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About July 2012

This page contains all entries posted to Physics Announcements in July 2012. They are listed from oldest to newest.

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July 2012 Archives

July 12, 2012

Welcome Dr. Jason Kestner!

Jason KestnerThe Department welcomes its newest member, Assistant Professor, Dr. Jason Kestner.

Dr. Kestner says of his research:
"Broadly speaking, I am interested in engineering useful physical devices that exploit the strange (but beautiful!) features of quantum mechanics. I am pursuing that interest via theoretical studies of ultracold atoms, ultracold polar molecules, and "artificial" atoms and molecules, i.e., quantum dot systems in solid state materials. My research on ultracold systems is motivated primarily by the prospect of building a versatile quantum simulator, while my research on quantum dots is motivated primarily by the prospect of quantum information processing with semiconductor spin qubits. In addition to these, I am always excited by opportunities to explore new applications of uniquely quantum behavior."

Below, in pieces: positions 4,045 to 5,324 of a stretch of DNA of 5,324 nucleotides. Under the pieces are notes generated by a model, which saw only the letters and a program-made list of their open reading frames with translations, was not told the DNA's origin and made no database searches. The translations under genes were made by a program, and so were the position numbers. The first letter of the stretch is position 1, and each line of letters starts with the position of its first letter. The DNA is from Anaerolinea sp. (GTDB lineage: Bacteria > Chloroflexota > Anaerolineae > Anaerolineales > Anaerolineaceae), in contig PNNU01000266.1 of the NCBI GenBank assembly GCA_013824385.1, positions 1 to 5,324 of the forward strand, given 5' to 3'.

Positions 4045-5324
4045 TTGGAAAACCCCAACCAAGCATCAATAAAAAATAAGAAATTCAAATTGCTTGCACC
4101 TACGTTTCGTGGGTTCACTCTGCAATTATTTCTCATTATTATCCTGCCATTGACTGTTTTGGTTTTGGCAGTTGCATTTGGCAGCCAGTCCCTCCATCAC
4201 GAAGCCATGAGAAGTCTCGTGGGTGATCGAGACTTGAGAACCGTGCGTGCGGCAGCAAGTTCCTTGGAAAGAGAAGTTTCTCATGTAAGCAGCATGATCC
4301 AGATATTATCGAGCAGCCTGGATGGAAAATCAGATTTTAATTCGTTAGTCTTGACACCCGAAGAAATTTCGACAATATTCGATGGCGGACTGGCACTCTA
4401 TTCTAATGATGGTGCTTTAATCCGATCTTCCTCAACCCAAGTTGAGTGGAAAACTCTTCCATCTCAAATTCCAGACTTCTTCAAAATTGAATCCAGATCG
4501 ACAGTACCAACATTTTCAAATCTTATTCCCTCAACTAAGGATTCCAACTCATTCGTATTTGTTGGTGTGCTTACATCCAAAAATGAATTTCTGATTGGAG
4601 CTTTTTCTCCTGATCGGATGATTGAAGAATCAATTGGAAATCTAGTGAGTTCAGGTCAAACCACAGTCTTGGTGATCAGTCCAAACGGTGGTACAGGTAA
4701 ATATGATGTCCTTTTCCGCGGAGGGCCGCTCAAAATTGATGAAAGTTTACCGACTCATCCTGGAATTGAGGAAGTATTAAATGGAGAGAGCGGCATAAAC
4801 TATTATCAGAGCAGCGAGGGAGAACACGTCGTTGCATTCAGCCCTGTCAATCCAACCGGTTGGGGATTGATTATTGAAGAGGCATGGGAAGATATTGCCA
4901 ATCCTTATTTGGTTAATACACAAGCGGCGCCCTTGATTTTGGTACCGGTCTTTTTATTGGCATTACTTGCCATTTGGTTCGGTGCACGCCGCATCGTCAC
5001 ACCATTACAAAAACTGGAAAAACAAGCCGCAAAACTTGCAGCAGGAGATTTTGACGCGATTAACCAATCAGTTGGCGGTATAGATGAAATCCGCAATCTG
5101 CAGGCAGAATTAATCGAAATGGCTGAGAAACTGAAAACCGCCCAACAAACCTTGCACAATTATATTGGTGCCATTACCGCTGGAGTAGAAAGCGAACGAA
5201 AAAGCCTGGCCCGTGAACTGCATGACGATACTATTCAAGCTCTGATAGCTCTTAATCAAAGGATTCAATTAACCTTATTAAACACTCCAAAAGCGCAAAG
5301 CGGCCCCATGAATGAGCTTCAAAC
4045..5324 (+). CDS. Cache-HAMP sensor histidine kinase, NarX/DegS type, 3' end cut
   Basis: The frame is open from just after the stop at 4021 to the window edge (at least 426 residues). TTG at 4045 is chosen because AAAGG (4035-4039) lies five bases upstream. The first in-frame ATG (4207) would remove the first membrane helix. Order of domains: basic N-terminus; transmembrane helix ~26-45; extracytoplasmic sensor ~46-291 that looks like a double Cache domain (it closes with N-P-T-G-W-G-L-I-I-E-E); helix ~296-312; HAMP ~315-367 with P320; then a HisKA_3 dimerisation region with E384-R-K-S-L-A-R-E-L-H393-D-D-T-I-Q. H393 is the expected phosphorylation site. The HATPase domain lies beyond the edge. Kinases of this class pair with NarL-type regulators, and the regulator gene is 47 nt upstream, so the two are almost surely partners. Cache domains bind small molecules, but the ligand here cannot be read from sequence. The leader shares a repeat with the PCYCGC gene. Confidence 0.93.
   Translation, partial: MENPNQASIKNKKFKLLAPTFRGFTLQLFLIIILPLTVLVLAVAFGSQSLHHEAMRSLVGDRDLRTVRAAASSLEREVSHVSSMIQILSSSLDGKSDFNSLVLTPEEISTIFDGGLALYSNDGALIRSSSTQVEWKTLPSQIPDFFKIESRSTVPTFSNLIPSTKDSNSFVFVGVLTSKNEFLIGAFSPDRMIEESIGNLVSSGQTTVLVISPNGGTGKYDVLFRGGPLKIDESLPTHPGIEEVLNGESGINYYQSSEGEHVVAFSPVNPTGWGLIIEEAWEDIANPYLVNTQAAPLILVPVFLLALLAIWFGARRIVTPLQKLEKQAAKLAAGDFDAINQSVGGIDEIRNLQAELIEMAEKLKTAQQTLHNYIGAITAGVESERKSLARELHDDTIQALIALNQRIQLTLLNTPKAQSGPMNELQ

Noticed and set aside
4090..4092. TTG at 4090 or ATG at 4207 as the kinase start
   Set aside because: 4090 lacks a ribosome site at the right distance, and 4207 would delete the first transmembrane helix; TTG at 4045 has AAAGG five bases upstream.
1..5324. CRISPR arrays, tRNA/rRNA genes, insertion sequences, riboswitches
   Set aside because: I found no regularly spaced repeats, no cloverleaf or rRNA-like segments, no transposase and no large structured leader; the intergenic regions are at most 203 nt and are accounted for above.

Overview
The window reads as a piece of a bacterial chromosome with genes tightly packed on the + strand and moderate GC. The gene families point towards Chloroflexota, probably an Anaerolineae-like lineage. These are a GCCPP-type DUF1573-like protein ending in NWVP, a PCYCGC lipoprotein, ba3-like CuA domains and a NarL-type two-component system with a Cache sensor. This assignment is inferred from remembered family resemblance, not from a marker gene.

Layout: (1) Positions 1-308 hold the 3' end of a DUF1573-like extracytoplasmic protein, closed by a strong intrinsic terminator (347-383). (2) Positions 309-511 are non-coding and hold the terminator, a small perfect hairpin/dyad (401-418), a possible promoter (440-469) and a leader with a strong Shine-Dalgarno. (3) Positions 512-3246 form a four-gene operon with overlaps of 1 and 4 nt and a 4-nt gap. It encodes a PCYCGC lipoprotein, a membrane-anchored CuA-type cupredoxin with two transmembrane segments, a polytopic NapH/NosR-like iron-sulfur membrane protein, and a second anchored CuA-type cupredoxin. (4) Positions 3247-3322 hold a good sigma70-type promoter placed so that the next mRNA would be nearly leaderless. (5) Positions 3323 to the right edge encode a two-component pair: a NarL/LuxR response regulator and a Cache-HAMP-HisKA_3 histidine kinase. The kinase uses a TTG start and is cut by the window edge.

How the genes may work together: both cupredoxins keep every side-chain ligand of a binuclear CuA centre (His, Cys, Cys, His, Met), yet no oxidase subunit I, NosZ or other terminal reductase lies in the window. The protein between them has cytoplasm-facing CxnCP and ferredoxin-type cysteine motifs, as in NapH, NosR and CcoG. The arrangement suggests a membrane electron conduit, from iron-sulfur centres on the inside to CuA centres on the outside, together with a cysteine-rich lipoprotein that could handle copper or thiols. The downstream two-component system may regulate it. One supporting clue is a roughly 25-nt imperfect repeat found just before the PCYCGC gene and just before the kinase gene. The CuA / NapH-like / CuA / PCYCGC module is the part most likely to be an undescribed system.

July 23, 2012

Dr. Ray Hoff awarded 2012 NASA Distinguished Public Service Metal

Ray Hoff Dr. Raymond Hoff has been awarded the 2012 NASA Distinguished Public Service Medal.

This is NASA's highest form of recognition that is awarded to a Government employee who, by distinguished service, ability, or vision has personally contributed to NASA's advancement of United States' interests. The individual's achievement or contribution must demonstrate a level of excellence that has made a profound or indelible impact on NASA mission success, and therefore, the contribution is so extraordinary that other forms of recognition by NASA would be inadequate.

The entire ceremony can be watched on NASA's YouTube channel. Introduction to the Distinguished Service Medals starts at 28:00 minutes.

Dr. Sanjit Karmakar '12 in The Baltimore Sun

Sanjit Karmakar
UMBC fellow makes breakthrough in 'ghost imaging'
Quantum camera a sophisticated new way of taking pictures

Sanjit Karmakar, a post-doctoral physics fellow at UMBC is doing research in "ghost imaging" using a quantum camera and sunlight
July 13, 2012 | By Jonathan Pitts, The Baltimore Sun

Visit the campus of the University of Maryland, Baltimore County on any cloudless afternoon, and you're likely to happen on an intriguing sight: a slender fellow bent over a contraption that looks like a cross between an 1890s camera and a bulky steamer trunk.

That would be Sanjit Karmakar, a post-doctoral physics fellow who's using his "magic box" to take pictures by following the sun across the sky. One day, the pictures will be of objects thousands of miles away.